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The BI Iceberg: A Key to Mobile Game Success

Drowning in the data lake? Get insights into Square Enix Montréal’s BI team and processes, and how they help our teams successfully develop, launch, and operate games.

Laetitia De Sousa, Blogger

July 14, 2021

5 Min Read

---  The BI Iceberg: A Key to Mobile Game Success ---

By Laetitia De Sousa


In today’s video game industry, the search for quality, usable data is the new gold rush.  

Who hasn’t been hearing non-stop about machine learning, data science, data pipelines, and Artificial Intelligence? 

Business Intelligence (BI) plays an increasingly crucial role in companies of all fields since it brings together the processes, expertise, and technology required to leverage data.  

In a nutshell, BI enables companies to make strategic and business decisions. 

How can you avoid drowning in the data lake? By thinking everything through from the onset of your production and anticipate what is to come.  

Mobile games are complex systems, and the flow of data is considerable since it is collected in real-time from multiple sources. 

Here are insights into Square Enix Montréal’s BI team and processes, and how they help our game teams successfully develop, launch, and operate games.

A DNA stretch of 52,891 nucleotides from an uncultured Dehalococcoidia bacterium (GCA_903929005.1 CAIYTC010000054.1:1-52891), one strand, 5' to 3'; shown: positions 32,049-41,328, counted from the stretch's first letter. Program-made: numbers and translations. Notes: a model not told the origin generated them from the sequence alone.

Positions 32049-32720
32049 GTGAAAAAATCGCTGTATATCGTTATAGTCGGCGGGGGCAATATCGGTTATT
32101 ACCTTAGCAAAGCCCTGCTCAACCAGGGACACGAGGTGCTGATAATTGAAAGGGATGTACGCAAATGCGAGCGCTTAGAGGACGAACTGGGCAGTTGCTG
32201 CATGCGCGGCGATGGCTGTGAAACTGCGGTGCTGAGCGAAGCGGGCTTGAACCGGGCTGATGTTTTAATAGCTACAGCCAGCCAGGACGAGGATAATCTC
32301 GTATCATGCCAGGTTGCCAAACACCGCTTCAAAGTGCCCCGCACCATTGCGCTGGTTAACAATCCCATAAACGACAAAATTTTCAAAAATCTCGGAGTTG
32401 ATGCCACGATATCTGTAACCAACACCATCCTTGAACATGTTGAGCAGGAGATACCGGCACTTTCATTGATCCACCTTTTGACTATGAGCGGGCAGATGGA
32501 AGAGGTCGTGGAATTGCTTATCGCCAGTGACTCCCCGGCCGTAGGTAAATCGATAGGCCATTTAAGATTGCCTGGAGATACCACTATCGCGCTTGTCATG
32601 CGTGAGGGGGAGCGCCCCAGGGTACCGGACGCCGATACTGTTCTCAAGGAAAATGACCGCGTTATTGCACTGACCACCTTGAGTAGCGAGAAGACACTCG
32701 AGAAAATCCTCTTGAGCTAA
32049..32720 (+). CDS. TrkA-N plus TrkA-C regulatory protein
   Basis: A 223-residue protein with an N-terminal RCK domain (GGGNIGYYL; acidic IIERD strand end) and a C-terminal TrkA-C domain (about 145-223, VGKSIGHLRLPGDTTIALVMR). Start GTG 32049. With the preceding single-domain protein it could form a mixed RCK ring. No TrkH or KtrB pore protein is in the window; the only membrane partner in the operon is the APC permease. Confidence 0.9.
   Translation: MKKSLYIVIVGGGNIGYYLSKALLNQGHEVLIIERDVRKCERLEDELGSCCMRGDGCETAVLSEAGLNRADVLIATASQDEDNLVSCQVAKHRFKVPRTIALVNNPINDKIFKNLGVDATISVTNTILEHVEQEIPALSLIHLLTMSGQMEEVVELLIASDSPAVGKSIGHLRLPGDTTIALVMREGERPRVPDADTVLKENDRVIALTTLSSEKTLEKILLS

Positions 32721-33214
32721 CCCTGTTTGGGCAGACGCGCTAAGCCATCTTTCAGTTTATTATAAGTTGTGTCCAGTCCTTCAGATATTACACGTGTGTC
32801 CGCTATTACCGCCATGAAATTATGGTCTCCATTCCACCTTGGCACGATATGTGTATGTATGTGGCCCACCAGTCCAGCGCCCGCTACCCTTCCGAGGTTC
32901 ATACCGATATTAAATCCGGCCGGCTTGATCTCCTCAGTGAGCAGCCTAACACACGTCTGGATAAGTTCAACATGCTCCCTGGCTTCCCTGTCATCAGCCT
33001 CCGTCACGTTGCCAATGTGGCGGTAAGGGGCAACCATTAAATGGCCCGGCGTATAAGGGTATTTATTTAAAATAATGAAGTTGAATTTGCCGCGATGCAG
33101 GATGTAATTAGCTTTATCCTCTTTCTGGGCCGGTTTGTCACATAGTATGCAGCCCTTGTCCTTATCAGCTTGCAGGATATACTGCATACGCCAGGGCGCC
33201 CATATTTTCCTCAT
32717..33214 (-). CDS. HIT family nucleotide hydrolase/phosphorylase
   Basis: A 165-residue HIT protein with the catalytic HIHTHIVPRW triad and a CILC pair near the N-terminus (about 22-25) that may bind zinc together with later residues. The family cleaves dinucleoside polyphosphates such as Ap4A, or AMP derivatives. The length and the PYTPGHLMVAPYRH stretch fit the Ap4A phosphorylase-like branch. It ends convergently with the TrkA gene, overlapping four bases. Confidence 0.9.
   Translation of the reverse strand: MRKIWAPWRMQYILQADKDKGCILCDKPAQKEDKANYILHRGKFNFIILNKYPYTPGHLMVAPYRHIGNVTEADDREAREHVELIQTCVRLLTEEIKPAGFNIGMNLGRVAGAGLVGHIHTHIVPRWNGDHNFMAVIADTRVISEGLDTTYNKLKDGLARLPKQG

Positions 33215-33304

From the Data Lake to Uncovering the Iceberg  

A lot happens before the BI team can deliver results and insights to the production teams.  

Often, only the tip of the iceberg is visible through outputs such as a result value, a p-value for a test, a model or dashboards. 

The BI Iceberg


The starting point of a BI process is usually dealing with a data lake.   

A data lake is a storage repository that receives data from different sources. It can also begin with a data warehouse where we store data in a more organizational architecture with files, folders, tables, etc... 

The next step is integrating all this data through a set of pipelines that will feed a Cloud Computing Platform (CCP). 


What comes next is enriching our knowledge of our players using a CDP (Customer Data Platform).  This will enable us, for example, to estimate a player’s Lifetime Value (LTV) and help the LiveOps team make decisions. 

The CCP will also plug in several tools: visualization, reporting, and analytical tools. That will help the data analysts performing their analysis and then impact on product decisions. 


People Behind the Data Mill 

Square Enix Montréal’s BI team is composed of more over 10 specialists who work together with QA, back-end and tech, production, and user researchers: 

  • Data Engineer/Developer 

  • BI Programmers 

  • Data Analysts in production or in the Central Team 

  • Leads 

  • Director 

The strength of Square Enix Montréal BI team is that the roles and skills of team members are not independent; they overlap.  

Each specialist has their area of expertise, and most importantly, general expertise that allows each of us to understand and support the global process. 

  • The Data Engineers/Developers can be described as the data plumbers. They are the first to deal with the initial data soup. They build the relevant pipes (Data Pipelines) to organize this soup and redirect it into the CDP following a structured architecture.